Detroit, US – A shortage of polyurethane foam and other polymer products could halt some North American car production in mid-March, according to automotive industry sources.
A car-industry executive who spoke with Crain's Detroit Business on the condition of anonymity said some seating supplier assembly lines were expected to run out of foam by 8 March.
The across-the-board shortages are caused by the blizzard on 15 February, which closed petrochemical production in Texas and other states which border the Gulf of Mexico.
The potential raw material shortage comes on top of an unexpected rebound in consumer demand in North America and a shortage of microchips that has halted production lines.
'A lot of production is down still for oil refinery by-product and in a few days, no one is going to be able to make propylene oxide,' the executive said. 'Everyone is scrambling. This problem is bigger and closer than the semiconductor issue.'
Others expect the impact of the foam shortage to hit sometime mid-month.
A North America-based purchasing executive with an automaker told Automotive News on 4 March that, while the potential shortage is not an immediate issue for vehicle assembly plants, it may surface in a few weeks.
'It's currently a threat, not a given,' the executive said. 'The first impact is the second half of March… I assume everyone is looking for alternative supplies globally.'
A source close to the PU industry said the problem is industry-wide, with raw materials shortages impacting production even before the bad weather hit.
'Producers are struggling to meet consumer demand, and the cold weather in Texas led to numerous plants being closed down,' the source added, 'with problems being experienced all the way down the polyurethane foam supply chain.'
Raw materials supply problems for diisocyanates and polyols have been tight for several months and started to hit producers in October 2020.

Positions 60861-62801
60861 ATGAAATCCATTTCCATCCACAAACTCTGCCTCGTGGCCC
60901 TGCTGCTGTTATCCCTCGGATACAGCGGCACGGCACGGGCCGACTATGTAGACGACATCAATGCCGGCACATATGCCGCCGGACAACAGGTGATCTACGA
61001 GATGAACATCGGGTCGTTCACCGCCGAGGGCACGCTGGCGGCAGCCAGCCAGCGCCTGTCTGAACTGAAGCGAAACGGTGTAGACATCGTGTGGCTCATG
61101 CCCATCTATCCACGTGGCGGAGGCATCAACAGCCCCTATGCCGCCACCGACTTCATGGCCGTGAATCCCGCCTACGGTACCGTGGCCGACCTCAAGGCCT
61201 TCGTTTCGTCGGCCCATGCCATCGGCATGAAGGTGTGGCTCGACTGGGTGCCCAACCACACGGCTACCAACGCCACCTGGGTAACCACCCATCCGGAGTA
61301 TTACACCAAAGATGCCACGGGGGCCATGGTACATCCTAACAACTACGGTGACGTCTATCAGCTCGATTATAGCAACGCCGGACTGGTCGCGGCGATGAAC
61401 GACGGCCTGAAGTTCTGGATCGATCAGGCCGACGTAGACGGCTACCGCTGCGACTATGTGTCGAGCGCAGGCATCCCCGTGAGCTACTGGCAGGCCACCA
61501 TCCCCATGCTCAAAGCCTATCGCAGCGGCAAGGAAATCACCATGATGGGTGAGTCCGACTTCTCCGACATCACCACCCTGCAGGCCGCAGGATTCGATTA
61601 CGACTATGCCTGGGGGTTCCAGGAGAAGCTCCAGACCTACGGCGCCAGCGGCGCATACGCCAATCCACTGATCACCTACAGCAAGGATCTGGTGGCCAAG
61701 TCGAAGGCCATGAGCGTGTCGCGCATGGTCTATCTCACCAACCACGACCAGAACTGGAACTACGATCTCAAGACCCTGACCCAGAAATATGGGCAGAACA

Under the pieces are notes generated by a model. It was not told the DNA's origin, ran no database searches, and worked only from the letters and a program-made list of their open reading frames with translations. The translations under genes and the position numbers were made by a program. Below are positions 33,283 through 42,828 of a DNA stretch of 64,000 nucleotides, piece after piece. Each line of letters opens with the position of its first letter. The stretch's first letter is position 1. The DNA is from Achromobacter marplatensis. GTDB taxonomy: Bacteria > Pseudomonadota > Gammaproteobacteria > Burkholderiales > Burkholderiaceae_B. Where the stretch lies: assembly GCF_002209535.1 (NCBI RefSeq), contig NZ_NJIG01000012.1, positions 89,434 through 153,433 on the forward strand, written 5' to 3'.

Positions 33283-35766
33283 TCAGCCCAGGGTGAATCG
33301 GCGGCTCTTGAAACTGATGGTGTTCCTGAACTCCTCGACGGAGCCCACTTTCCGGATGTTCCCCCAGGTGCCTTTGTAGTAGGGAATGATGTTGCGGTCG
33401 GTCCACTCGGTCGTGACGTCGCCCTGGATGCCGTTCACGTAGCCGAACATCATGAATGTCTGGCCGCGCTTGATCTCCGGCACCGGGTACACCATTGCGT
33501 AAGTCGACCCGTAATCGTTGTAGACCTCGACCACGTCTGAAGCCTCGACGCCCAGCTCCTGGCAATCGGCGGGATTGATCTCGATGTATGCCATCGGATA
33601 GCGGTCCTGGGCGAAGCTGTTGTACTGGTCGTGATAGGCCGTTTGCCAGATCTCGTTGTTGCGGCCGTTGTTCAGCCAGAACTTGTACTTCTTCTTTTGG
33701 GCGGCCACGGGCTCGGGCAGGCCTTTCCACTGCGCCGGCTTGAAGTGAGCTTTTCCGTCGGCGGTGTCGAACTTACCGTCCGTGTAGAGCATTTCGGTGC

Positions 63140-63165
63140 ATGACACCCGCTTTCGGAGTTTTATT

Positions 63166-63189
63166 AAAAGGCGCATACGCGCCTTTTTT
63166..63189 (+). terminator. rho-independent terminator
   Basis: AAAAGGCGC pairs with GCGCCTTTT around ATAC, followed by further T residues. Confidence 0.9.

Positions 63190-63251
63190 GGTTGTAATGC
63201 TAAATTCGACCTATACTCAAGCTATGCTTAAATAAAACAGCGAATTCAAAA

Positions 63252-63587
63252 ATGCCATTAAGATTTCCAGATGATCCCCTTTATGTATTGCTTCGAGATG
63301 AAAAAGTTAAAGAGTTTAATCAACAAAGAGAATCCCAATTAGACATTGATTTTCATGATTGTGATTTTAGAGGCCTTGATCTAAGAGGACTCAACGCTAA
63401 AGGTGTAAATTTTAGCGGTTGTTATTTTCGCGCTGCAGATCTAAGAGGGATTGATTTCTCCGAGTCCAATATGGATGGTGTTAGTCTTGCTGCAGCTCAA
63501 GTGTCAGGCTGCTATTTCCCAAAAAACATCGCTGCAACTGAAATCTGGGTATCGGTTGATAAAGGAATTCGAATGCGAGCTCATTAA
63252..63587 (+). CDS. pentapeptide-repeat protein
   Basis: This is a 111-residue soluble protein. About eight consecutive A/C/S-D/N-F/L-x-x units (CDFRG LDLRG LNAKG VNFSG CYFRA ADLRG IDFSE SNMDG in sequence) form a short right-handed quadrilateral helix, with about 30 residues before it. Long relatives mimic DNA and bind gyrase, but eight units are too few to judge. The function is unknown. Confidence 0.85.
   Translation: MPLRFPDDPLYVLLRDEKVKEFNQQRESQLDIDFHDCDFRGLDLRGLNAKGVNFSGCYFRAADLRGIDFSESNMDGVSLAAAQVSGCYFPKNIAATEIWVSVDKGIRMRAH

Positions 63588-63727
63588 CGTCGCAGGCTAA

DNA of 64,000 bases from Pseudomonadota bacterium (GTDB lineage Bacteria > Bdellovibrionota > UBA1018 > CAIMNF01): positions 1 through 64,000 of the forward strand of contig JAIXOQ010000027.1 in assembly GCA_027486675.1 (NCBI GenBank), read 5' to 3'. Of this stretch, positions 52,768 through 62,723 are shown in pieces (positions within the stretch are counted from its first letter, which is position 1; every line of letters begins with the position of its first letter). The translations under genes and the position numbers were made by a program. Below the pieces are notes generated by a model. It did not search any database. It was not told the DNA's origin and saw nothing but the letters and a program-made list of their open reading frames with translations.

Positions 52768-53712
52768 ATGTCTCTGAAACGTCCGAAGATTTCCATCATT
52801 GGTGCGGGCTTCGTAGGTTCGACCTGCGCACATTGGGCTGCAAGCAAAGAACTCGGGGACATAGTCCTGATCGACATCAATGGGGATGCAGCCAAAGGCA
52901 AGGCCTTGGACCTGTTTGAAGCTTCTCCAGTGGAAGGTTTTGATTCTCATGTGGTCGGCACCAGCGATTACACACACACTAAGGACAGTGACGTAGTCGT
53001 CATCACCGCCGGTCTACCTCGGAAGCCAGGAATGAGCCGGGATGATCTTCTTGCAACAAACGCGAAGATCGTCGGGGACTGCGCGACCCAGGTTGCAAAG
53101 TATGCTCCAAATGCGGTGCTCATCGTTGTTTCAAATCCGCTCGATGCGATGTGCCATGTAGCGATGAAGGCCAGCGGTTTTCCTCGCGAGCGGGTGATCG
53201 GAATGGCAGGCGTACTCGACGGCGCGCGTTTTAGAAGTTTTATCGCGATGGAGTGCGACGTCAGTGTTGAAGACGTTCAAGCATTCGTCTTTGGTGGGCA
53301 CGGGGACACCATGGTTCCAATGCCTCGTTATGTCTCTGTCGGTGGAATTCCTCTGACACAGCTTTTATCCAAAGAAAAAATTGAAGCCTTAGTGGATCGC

Several carmakers said that they do not yet anticipate plant stoppages, but many said they are monitoring the situation.
'GM continues to work closely with the supply base to mitigate the impacts caused by the significant winter weather that affected a large portion of the country the week of 15 February,' said spokesman David Barnas. 'We don't anticipate any immediate production impacts.'
Toyota Motor North America also said it is coordinating with suppliers.
'We are aware of the petrochemical industry's condition and are working with our supplier partners to mitigate any impact to our production plan,' said Toyota spokesman Eric Booth. 'At this time, it is too early to predict the potential near-term impact.'
A spokesman for Hyundai, which has a recently expanded factory in Alabama to build the redesigned Tucson compact crossover, said: 'We are in contact with our seat supplier, but don't have any information yet on whether we will have an issue.'
Kia Motors Manufacturing Georgia is similarly monitoring the situation, a spokesman said.
'We are aware of the chemical shortage concerns affecting seat foam supply across the industry and are monitoring our supply chain closely,' spokesman Rick Douglas said.
As of 1 March, US BMW production had not been hit by the shortage, said company spokesman Phil Diianni.
Ford Motor Co. declined to comment.
A spokeswoman for Stellantis, the newly named entity from the merger of Fiat Chrysler Automobiles and France's PSA, said in an emailed statement: 'We are closely monitoring the situation. At this time, we do not expect an impact on our operations.'
Some seating suppliers also say they have not yet felt the pinch from the shortage.
French seating and electronics supplier Faurecia said it had not experienced any impact as of March 3.
Suburban Detroit seating supplier Lear Corp. declined to comment on the situation. Canadian supply giant Magna International and seating supplier Adient did not respond to inquiries on the topic. Several automakers said that they do not yet anticipate plant stoppages, but many said they are monitoring the situation.